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Portrait of a Film Critic: Remembering Roger Ebert in 'Life Itself'

By KJ Relth

I learned about film critic Roger Ebert's death via a text message from a fellow film school graduate. I'm not prone to mourning famous figures I've never met, so the sting of his loss was unexpected, immediate and powerful. It was his collection of film reviews, The Great Movies—a gift to me from my mother in 2003-that first made me recognize how film writing could be both accessible and profoundly moving. More importantly, this collection keyed me into a focused and inspired way of watching films. From its special place on my bookshelf, my now well-worn copy was my first real guide to the best that cinema had to offer.

For diehard cinephiles like myself, no discussion of film criticism is complete without mentioning Ebert. Admire him or abhor him, he left his indelible imprimatur on the collective conversation about movies. This native Chicagoan took film criticism—a field dominated by the New York intellectual set—and democratized it for anyone fostering a love of movies.

For 46 years, Ebert was, as the Chicago Sun-Times dubbed him, the "Movie Answer Man"; his column was also syndicated in over 200 publications in the United States and abroad. His great influence didn't stop with periodicals: He published over 20 books, collaborated on several screenplays and appeared with fellow Chicago-based critic Gene Siskel on several widely syndicated movie review shows.

It's difficult to discuss Ebert's influence without sounding hyperbolic, yet acclaimed filmmaker Steve James (Hoop Dreams; Stevie) has managed to present a rich portrait of arguably the best-known film critic in America in Life Itself, a biographical documentary based on Ebert's 2011 memoir of the same name. The film, whose executive producers include Gordon Quinn and Justine Nagan of Kartemquin Films, as well as Martin Scorsese and Steve Zaillian, reflects on the career of a great writer, while thoughtfully documenting his final struggles with cancer.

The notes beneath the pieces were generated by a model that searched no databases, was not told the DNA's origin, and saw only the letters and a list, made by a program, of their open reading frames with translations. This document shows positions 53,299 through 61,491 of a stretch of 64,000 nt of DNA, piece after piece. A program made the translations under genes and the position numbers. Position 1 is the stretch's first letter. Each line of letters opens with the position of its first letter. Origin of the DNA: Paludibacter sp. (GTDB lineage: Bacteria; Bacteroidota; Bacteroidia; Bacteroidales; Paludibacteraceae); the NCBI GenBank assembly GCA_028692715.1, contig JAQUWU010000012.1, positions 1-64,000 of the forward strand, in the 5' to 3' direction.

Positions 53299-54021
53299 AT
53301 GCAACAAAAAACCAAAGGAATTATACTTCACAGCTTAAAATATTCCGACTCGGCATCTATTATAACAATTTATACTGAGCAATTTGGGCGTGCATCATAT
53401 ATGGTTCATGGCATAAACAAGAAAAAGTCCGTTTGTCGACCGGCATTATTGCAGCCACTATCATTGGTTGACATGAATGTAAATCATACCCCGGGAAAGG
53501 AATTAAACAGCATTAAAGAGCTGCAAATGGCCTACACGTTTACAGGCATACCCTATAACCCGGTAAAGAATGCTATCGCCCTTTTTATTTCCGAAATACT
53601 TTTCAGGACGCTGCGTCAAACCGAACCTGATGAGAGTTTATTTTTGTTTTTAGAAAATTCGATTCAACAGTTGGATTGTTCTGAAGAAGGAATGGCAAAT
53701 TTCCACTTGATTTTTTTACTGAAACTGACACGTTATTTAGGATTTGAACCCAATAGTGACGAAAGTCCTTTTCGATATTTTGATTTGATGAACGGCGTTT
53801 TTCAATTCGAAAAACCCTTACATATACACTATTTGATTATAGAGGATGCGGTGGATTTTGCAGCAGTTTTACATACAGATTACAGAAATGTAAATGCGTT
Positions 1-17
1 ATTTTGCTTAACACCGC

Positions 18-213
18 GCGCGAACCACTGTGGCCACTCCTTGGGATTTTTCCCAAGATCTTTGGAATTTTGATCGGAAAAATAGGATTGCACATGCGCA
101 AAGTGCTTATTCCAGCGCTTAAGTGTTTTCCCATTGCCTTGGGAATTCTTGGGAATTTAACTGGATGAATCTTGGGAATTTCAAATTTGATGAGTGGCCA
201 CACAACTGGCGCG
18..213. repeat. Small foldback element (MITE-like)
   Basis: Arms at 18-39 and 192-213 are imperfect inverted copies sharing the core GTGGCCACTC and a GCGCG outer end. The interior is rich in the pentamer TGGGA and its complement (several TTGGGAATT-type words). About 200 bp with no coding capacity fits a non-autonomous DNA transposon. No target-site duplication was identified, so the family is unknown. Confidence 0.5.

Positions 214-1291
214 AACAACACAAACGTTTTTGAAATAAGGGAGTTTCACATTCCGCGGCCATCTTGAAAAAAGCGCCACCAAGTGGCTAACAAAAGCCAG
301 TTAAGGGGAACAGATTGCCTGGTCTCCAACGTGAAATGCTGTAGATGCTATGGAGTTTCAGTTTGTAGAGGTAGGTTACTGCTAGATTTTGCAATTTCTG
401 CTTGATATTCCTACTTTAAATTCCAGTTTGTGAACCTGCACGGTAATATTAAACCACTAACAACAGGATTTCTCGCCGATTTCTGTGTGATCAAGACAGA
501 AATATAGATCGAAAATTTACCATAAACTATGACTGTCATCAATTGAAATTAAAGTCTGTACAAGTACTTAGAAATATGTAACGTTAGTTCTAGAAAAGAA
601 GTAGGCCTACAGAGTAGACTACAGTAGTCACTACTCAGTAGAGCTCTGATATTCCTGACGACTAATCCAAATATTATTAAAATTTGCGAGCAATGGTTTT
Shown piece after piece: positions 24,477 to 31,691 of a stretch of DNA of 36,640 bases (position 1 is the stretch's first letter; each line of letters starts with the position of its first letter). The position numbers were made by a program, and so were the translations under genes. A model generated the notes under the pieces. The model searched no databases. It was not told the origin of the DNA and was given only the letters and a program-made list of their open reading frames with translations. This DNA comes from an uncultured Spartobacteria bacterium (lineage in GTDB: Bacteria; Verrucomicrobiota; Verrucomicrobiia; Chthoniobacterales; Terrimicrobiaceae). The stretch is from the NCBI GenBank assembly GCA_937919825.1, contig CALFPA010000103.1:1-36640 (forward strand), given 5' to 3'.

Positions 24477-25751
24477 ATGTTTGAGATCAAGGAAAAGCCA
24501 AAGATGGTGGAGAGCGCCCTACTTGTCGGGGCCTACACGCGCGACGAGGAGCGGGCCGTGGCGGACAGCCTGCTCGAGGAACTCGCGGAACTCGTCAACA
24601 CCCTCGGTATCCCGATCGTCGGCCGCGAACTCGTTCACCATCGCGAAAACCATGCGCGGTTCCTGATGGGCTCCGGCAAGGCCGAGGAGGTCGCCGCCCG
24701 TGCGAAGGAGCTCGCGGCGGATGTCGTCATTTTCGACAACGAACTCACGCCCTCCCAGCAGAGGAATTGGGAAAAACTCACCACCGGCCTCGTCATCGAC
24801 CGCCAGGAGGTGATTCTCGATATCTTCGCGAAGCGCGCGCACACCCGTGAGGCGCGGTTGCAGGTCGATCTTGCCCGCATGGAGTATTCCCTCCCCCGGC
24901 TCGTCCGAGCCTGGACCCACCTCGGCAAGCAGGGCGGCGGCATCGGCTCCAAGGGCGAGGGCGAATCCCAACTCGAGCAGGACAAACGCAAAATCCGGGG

"We wanted to maintain the forward momentum of Roger's unfolding life, but going back and forth between the ‘film present'—the last four months of his life—and his past was liberating," James reveals via email. "It also challenged us to try to find really interesting transitions in and out of the present, and to hopefully make those transitions feel dramatically motivated and not arbitrary."

Gene Siskel (left) and Roger Ebert. Photo: Kevin Horan. Courtesy of Magnolia Pictures


Nothing in James' film seems even remotely unmotivated. It's difficult to watch these images of a frail man, months from his last breath, juxtaposed with footage of an earlier time, when he was a boisterous, animated figure spewing insults toward his professional ‘frenemy,' Gene Siskel. But highlighting these differences underscores just how close to the end he was during these five months James was with him. Ebert and his wife Chaz were brave to agree to this film, especially given Roger's recession from the spotlight shortly after losing his lower jaw to cancer in 2006. Yet he never wanted to hide his illness; he turned to his blog as a place to discuss life's lessons, ask questions and begin to accept his mortality. If that striking portrait from the cover of Esquire back in 2010 brought us all face-to-face with the truth about his declining condition, Life Itself makes that photograph three-dimensional.